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Apprenticeships in pharmacy: be careful what you wish for

Aamer Safdar

The proposed apprenticeship for a pharmacist has come out of the blue for many of us and there have been lots of views on social media. Some of these views have been measured, factual and correct whilst others are scaremongering and ill-informed.


I have been asked to provide some thoughts in this short article.


It is important to note that the apprenticeship proposal is for England only. Apprenticeships are employer-led and a ‘trailblazer’ must have the support of ten employers for it to be considered. In my mind, there are three key stakeholders in this proposal which, in order of priority are:


  • Students.
  • Employers.
  • Training providers.


Students will be the most affected as they will be the ones who will be studying pharmacy in the form of an MPharm degree. This will not change as the only way to register as a pharmacist is to complete training which is accredited and regulated by the GPhC including passing the registration assessment. Students currently pay £9,000 per year to study for their degree and, in their pre-registration year are paid between £18,000 to £26,000 depending on the sector and location of where they work.


The proposed apprenticeship would mean that students will no longer be paying for their education and will instead be paid the minimum wage, or more should an employer wish to do this, for them to complete their training and be debt free on completion.


Employers will also benefit from this proposal but will also potentially lose out. The benefits for large organisations with a staff cost of £3 million and over is that the government top slices 0.5% of their overall staff budget and puts this into an apprenticeship levy. Employers can then use this levy to fund training and staff who are involved in the delivery of the training as long as it is part of an apprenticeship. Speaking from a hospital pharmacy perspective, the important issues for us to consider include the cost of the wages for apprenticeships as they will need to come from our internal budgets.


As all apprenticeships are paid a similar amount, there will be no differentiation between a level 2 apprenticeship wage and a level 7 one which needs greater consideration and thought.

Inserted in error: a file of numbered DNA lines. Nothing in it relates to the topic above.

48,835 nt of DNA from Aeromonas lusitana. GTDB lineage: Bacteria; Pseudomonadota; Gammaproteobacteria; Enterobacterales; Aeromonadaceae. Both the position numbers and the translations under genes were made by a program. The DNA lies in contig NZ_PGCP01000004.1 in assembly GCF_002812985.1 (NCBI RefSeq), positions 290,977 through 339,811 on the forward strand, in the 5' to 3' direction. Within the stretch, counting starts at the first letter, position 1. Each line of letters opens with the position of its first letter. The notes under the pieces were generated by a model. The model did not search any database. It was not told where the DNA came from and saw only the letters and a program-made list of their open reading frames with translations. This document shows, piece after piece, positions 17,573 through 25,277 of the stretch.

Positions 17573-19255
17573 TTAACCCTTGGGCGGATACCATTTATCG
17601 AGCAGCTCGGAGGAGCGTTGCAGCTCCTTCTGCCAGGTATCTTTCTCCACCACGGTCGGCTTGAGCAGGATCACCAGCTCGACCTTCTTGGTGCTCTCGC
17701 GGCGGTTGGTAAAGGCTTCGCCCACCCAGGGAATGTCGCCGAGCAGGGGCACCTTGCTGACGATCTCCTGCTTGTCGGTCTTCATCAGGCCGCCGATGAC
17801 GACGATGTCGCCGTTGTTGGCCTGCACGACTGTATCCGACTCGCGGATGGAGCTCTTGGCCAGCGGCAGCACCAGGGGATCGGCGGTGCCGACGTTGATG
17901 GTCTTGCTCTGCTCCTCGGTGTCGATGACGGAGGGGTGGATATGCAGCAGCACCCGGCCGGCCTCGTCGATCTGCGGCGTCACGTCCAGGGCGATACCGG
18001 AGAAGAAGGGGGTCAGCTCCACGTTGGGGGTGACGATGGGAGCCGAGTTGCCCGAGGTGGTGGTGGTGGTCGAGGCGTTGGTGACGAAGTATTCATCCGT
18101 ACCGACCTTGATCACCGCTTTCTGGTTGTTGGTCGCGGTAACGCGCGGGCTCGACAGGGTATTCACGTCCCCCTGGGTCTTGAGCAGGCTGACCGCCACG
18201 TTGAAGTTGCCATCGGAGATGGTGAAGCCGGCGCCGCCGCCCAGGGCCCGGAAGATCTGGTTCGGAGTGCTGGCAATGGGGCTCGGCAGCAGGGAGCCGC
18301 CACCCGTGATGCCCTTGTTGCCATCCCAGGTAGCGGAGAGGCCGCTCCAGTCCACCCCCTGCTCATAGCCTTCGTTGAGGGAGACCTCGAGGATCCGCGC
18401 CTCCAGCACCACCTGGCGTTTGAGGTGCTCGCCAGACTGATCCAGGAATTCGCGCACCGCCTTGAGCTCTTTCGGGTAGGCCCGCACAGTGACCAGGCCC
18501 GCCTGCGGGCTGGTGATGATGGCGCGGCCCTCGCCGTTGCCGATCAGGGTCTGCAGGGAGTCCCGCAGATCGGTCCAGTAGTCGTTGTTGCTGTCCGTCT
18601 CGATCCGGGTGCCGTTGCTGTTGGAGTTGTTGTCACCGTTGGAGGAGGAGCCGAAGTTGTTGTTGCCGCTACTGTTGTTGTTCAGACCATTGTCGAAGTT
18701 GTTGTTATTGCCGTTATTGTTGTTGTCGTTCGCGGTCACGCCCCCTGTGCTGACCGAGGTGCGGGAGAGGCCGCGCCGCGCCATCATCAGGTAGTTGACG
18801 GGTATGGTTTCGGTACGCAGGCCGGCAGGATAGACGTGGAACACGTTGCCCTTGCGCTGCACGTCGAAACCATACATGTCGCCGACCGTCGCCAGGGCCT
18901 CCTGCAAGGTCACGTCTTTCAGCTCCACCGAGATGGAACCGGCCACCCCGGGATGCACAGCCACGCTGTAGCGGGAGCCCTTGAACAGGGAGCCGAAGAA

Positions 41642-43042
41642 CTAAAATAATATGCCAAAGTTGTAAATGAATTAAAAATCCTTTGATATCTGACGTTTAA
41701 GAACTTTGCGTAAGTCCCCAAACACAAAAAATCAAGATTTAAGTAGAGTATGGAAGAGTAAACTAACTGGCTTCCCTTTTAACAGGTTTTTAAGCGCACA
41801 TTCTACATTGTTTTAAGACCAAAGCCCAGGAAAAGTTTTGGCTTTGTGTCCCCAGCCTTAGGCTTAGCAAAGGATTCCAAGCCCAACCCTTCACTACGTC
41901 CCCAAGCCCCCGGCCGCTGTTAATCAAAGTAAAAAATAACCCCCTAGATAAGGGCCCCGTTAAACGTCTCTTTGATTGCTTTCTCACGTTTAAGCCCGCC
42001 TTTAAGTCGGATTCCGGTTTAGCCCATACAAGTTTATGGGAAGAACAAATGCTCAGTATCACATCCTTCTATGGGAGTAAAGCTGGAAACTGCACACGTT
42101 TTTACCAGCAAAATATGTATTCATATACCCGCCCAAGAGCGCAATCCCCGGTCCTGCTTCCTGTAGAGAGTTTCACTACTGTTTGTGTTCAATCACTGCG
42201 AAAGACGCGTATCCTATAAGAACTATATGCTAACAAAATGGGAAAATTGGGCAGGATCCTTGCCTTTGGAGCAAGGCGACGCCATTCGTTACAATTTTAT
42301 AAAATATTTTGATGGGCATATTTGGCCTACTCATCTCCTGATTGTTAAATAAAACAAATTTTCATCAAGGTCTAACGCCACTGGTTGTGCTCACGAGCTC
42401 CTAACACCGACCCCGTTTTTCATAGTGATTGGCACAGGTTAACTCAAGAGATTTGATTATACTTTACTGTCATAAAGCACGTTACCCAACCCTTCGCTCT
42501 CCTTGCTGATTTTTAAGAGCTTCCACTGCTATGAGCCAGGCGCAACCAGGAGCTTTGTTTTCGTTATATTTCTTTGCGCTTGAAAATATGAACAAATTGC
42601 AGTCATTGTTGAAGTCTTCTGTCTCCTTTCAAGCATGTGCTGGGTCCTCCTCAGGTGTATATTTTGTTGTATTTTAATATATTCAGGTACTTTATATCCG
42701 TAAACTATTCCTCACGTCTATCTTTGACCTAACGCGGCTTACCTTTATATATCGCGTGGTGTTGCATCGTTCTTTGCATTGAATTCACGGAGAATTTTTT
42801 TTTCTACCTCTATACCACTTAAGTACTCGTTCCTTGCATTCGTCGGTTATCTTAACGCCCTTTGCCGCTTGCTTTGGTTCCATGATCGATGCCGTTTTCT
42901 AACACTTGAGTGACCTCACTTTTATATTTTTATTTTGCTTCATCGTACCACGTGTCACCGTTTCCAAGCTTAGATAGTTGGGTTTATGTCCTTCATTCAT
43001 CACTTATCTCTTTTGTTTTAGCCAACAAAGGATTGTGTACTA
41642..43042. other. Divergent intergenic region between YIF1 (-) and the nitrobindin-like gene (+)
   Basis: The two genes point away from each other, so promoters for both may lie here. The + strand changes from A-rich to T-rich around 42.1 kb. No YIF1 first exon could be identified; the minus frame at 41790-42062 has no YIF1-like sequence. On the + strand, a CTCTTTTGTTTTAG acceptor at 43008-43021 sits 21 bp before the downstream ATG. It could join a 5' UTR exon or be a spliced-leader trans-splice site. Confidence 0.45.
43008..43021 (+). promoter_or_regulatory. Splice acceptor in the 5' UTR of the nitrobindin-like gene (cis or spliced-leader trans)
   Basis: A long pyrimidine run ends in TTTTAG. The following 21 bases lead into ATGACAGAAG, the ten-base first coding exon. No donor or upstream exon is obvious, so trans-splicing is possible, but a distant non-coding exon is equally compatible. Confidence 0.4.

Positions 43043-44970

Currently, Health Education England provides salary support for pre-registration pharmacists and the proposed realignment of salary support, which has been paused for a year, has led to many hospitals deciding to decrease the number of trainees they would be able to afford. If this apprenticeship has a workplace-based learning in practice requirement, as per the GPhC proposal in its Initial Education and Training (IET) for pharmacists, this could be up to 50% of the course total. This would mean that hospital employers will have to consider the capacity they can absorb into the workplace with an appropriate educational infrastructure being required, and coming at a cost, and it is potentially likely that there will be a reduction in the number of students they can absorb.


Employers will need to enter into partnerships with training providers which may result in local relationships being developed and less movement of students across the country.


Training providers will typically be current universities who are accredited by the GPhC to deliver an MPharm degree and any new entrant into the market will have to adhere to the GPhC IET standards and achieve accreditation. They will lose out on the current student fee of £9,000 per student if the apprenticeship comes in and, as the pharmacy schools council has already identified the need for additional funding to meet the requirements of the IET if the MPharm is to be increasingly clinically focused with more placements, the funding issue is an important one. Some of the funding could come from the employer levy but it will be down to the employers if they want to spend their levy in this way.


Hospitals have a range of different health and care professionals and there is no guarantee that they will consider pharmacists to be a priority given current the shortfall of nurses.


My experience of being on a trailblazer is that it takes a very long time to develop the standards and the endpoint assessments, all of which have to be approved within an apprenticeship framework. This proposal being put forward is the first stage of the process to identify if there is a need to develop this type of apprenticeship for pharmacists.


I personally have mixed views given the GPhC IET consultation has concluded and the news of this apprenticeship has broken after it has closed. I think this will be a lot of work and may create instability for students and employers in particular when we need to create an ever-increasing number of pharmacists going forward.


Aamer Safdar is a hospital pharmacist in a large London teaching hospital and a member of the GPhC Council. He is writing in a personal capacity. 


Read the proposal below


You can respond to the consultation on the proposal here.


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